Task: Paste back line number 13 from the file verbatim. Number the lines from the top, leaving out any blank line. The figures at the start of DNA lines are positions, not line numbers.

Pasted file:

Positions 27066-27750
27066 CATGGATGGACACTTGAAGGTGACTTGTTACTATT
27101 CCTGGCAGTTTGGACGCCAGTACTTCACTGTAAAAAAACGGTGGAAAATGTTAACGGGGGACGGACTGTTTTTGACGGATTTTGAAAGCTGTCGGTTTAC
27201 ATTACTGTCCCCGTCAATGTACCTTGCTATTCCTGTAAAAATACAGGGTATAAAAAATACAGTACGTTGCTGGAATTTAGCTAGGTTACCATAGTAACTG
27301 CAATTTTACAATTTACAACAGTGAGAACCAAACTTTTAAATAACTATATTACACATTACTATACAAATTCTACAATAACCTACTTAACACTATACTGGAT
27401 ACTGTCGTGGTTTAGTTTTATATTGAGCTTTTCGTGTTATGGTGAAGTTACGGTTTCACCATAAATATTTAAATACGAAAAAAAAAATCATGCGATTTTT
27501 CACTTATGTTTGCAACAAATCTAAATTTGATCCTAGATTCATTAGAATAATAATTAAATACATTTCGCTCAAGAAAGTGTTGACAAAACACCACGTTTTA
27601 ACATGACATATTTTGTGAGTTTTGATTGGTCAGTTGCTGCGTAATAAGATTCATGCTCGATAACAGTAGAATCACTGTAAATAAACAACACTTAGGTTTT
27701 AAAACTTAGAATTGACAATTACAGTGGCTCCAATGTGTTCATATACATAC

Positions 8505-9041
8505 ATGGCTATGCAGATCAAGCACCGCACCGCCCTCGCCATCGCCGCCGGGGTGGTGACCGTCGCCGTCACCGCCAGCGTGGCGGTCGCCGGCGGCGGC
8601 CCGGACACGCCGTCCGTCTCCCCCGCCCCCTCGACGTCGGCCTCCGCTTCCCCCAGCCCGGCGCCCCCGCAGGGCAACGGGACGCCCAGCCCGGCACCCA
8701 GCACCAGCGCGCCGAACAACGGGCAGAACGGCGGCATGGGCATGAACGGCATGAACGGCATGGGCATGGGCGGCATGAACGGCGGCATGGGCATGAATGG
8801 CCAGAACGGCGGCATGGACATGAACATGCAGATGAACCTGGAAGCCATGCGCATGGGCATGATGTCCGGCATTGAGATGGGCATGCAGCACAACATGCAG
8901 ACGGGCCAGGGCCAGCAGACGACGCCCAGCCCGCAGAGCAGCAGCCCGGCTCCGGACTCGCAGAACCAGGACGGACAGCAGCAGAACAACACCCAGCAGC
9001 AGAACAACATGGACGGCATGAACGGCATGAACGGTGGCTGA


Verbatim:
8701 GCACCAGCGCGCCGAACAACGGGCAGAACGGCGGCATGGGCATGAACGGCATGAACGGCATGGGCATGGGCGGCATGAACGGCGGCATGGGCATGAATGG